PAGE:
Mechanic rebuilds customer's trust in industry


by Jesse Jones / KING 5

Bio | Email | Follow: @getjesse

Posted on April 22, 2014 at 11:24 PM

Updated Tuesday, Apr 22 at 11:24 PM

Adrianne Kovacs is finally getting her car back.  It's been gone since she took it in to the shop last year.

“It's the longest oil change in the world probably,” said Kovacs.

In mid-December Kovacs took her car in for an oil change at the U-Village Meineke.  The shop called and told her the vehicle needed engine repairs.

“He said, I think you need a new motor and I'm going to call you on the 26th and then I find you a new motor and then we can go and put that in,” recalled Kovacs.

The 26th passed with no calls so Adrianne stopped by the shop and found a sign that said,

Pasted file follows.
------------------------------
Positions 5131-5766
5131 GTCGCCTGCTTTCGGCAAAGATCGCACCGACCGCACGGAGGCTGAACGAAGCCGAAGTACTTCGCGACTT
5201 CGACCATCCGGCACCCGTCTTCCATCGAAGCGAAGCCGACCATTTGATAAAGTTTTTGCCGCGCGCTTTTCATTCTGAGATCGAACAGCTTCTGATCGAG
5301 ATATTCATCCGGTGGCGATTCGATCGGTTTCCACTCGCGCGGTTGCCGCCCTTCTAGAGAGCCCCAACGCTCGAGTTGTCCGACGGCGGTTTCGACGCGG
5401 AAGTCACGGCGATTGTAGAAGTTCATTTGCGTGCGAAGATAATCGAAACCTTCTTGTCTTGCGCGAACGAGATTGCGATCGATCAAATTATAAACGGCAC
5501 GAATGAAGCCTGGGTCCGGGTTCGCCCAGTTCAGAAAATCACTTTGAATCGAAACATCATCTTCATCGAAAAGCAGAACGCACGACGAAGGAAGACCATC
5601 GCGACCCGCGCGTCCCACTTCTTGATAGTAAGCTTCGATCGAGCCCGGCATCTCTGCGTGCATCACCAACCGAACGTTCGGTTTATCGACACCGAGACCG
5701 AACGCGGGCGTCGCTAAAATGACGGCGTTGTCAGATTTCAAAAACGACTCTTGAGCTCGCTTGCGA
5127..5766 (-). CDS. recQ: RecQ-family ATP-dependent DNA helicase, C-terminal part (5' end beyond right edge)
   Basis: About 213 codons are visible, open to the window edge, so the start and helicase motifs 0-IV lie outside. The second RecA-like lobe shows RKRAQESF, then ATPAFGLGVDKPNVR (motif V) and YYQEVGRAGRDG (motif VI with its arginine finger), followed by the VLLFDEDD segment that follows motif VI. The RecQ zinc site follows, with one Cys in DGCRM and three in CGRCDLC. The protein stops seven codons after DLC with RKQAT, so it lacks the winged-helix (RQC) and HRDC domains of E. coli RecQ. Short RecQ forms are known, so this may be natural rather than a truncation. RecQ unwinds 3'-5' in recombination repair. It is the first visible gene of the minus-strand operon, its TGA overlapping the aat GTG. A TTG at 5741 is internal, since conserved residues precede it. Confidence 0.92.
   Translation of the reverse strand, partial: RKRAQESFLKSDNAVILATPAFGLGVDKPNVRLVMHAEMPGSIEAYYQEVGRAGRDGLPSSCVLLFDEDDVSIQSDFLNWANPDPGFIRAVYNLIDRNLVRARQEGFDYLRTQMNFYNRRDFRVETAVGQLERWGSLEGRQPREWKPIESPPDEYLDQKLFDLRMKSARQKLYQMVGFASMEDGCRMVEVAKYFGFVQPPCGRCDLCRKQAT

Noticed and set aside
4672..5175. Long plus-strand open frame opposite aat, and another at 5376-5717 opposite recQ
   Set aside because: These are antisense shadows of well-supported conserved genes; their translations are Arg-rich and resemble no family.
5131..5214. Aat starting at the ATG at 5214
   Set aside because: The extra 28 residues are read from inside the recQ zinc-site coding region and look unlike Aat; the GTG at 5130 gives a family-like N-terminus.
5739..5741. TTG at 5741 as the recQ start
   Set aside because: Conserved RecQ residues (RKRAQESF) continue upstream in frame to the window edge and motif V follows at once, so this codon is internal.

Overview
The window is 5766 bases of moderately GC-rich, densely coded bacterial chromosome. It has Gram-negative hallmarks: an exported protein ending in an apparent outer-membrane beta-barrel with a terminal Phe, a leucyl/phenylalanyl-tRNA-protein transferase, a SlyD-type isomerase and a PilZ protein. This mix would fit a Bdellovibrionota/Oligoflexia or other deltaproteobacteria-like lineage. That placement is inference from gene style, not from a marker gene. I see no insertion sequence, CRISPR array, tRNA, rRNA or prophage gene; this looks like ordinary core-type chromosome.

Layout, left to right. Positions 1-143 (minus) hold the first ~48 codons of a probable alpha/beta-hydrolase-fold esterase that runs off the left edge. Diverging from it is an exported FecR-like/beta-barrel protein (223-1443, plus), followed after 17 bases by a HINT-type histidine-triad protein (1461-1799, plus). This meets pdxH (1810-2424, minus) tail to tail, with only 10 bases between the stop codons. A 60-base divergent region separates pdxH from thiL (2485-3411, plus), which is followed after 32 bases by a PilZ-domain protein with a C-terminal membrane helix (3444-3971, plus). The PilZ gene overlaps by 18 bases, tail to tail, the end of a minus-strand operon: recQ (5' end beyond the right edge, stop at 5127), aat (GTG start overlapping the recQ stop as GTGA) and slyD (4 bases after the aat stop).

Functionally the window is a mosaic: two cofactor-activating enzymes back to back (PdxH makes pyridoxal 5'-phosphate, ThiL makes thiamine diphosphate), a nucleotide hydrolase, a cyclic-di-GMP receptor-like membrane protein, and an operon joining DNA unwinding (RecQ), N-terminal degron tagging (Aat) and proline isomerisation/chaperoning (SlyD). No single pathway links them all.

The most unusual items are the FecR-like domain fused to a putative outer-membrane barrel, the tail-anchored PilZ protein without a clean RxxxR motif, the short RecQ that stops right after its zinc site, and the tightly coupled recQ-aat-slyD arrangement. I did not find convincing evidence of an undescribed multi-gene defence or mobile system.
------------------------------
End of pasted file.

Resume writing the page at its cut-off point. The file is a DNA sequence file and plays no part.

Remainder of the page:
“Due to unforeseen circumstances, Meineke car care will be closed Monday, December 30 through Wednesday, January 1.  We apologize for the inconvenience.”

In reality the shop went bankrupt and Kovacs only set of keys were in the building.  So she called me and I was able to get the landlord to open the shop.  We popped the hood on her car and were surprised to find nearly all the major components were missing.

Later, Meineke offered Kovacs around $1,000 for the car but it would take $4,200 to get it repaired.  That's when Jason Shackelford, owner of Stingray Auto, stepped in.

“We can put her car back together for her at no charge.  Just as courtesy for someone who has been burned to help restore faith in our industry,” explained Shackelford.

Shackelford spent the next several weeks working on the car.

“It's missing a distributor, it's missing an intake manifold, the throttle, body cooling issues, everything,” explained Shackelford.

And then last week, Shackelford delivered the rebuilt car to Kovacs. 

In the end, Meineke stepped up and delivered some parts too.  The company also said this was an isolated incident from a former franchisee and deeply apologized for this situation.